Sault College, Employers Say Training, Jobs Available in Skilled Occupations

Skilled workers retiring; educators say it is important to remove the stigma attached to professions

Efforts to attract local people to the skilled professions continue.

Sault College hosted representatives from several major local employers and guided them through the school’s skilled trade labs on Wednesday.

Representatives from Algoma Steel, Tenaris Algoma Tubes, Sault Foundry, PUC Services, China Steel, Rector Machine Works, Arauco and others attended and agreed with Sault College officials that there is a shortage of skilled craftsmen and the need to informing young people – or those opting for a second career – that skilled occupations are a valuable option.

Michael Mannarino, senior human resources representative for Algoma Steel, said the steel plant is in need of new skilled craftsmen due to a number of retirements expected over the next five years.

Both Mannarino and Britta Allen, Industrial Relations and Training Senior Manager at Tenaris, said young people should know that cleaner technology and robotics have shifted their factories from the kind of harsh work environment their grandfathers knew.

Andrew Sarlo, chairman and owner of S. & T. Group, said children as young as those in grades 7 and 8 should now know about the opportunities in skilled occupations.

“Trade is a viable calling for the future,” Sarlo said.

Sarlo pointed out that many newly skilled craftsmen start working in their late 20s, leading to a shortage of workers as the elderly retire.

“They don’t start young enough … we have to go faster.”

Larry Girardi, City of Sault Ste. Marie, deputy collective labor agreement for Public Works and Engineering Services, said the city needs eight to ten professionally trained craftsmen.

Tanya Running, Sault College’s Strategic Enrollment Manager for Domestic Recruitment, urged employers to spread the word throughout the community that quality education is available in skilled occupations from experienced instructors at Sault College.

“It is challenging to communicate that skilled occupations are a career option worth considering,” said David Orazietti, Sault College Dean of Aviation, Trades and Technology, Natural Environment and Business.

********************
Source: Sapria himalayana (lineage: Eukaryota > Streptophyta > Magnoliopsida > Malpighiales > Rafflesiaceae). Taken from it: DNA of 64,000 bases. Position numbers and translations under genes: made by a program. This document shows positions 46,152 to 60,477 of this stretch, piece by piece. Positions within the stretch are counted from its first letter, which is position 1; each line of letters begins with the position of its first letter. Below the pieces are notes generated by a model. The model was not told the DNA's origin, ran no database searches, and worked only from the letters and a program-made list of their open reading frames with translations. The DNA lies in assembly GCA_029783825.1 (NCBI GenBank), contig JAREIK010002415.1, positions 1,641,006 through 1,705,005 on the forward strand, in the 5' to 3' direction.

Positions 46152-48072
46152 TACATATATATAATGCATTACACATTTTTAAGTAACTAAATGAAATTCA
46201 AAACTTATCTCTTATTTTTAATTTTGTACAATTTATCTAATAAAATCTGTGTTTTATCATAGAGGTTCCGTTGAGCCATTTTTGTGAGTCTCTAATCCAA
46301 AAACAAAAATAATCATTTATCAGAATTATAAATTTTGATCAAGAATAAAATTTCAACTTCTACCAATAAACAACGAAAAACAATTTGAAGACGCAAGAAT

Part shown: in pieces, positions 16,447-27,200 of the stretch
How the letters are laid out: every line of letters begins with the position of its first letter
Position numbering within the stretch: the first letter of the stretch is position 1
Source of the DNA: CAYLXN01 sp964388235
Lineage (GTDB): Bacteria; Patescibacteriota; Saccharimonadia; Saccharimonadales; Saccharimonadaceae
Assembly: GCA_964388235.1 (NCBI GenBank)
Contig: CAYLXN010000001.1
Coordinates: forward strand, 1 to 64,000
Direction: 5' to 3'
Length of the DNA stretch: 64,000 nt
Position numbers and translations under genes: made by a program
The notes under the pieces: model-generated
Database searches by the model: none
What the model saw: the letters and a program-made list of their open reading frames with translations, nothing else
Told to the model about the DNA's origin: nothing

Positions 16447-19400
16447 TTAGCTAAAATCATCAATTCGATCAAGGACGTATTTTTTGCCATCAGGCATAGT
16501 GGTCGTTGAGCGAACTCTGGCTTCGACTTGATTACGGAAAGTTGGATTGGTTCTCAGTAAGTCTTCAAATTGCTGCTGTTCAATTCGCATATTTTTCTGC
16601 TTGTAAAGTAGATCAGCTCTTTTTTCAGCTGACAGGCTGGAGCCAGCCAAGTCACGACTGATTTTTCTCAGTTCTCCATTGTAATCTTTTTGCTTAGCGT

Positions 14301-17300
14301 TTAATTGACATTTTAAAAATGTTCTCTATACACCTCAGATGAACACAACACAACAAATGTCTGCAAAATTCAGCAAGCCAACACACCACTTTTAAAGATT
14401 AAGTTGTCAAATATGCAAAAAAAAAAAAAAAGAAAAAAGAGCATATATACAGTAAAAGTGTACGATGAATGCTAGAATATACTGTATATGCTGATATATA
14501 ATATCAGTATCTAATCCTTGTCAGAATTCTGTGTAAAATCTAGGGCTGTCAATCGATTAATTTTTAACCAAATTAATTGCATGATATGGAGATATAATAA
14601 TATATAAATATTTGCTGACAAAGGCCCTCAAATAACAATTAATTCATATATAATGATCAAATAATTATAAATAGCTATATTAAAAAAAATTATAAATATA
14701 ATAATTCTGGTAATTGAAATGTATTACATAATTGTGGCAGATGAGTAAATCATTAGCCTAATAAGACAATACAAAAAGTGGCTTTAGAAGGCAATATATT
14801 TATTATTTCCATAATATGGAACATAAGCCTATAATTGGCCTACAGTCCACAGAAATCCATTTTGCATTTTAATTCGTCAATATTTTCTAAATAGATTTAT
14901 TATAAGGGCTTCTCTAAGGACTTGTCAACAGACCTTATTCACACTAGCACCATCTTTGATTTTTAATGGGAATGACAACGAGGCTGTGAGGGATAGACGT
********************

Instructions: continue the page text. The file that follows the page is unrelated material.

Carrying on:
“I think it’s so fundamentally important to get the message across to young people and their parents in our community that there are high paying jobs available in Sault Ste. Marie and Sault College is a great way to get there,” Orazietti told SooToday.

There are reasons behind the shortage of skilled craftsmen, educators say.

“Part of that is the expectation that a young person or their parents should expect them to go to university. Interestingly, the number of individuals who attend college and then go on to college continues to rise. About 15 percent of all university graduates now come to university to receive specific training in a particular area to improve their employment opportunities,” Orazietti said.

Some students who graduate from skilled trade programs through college then go on to a college program, such as the one at Lakehead University in Thunder Bay, to earn an engineering degree.

“There’s the historical stigma of occupations,” Orazietti said.

“Some people think these are tough, dirty jobs that pay poorly and that’s definitely not the case. These are well-paid jobs, often in very clean retail environments. They’re not that far from some office environments in terms of the way they’re laid out, with some of the latest state-of-the-art technology in our robotics lab and electrical labs, so I think it’s part of that is breaking the barriers of the mindset that is somewhat historic about how people practice the skilled trade.”

“I think it’s starting to change. It has been changing for the past ten years or more and it will continue to change. I believe that as people become more aware and see the opportunity, these are real jobs that pay very well with in many cases good benefits, that you can easily support a family and have a very good quality of life. There are jobs in our community, so if you’re in Sault Ste. Marie, where we have a high quality of life, the professions are a great job opportunity,” Orazietti said.

There are about 300 students in the college’s vocational training programs for post-secondary students and about 500 students who go through college annually, Orazietti said.

There is still room for more.

“We can certainly accommodate more than a thousand. There are spots available and it’s not too late to apply,” said Orazietti.

“I’d say the word is getting out. We’ve been working diligently and people are starting to listen,” said Steve Burmaster, Co-op/Ontario Youth Apprenticeship Program Pathways Coordinator at the Algoma District School Board.

“Parents are great influencers. They were an audience that was hard to reach, but we worked to reach parents and students at all levels, primary and secondary. This year we related about 180 students on co-op internships to the skilled trade and we are on track to sign 50 of those for high school apprenticeships so they are graduating high school already a registered apprentice, already connected with employers, earning a paycheck… we work through guidance counselors to get the message out,” Burmaster said.

Both post-secondary and apprenticeship students receive training at Sault College before entering employment.

“The gold collar careers are the skilled professions where the people make phenomenal amounts of money. That stigma is still kind of there, but it’s changing because people can see they can make $150,000 with a job and the technology is phenomenal,” Burmaster said.

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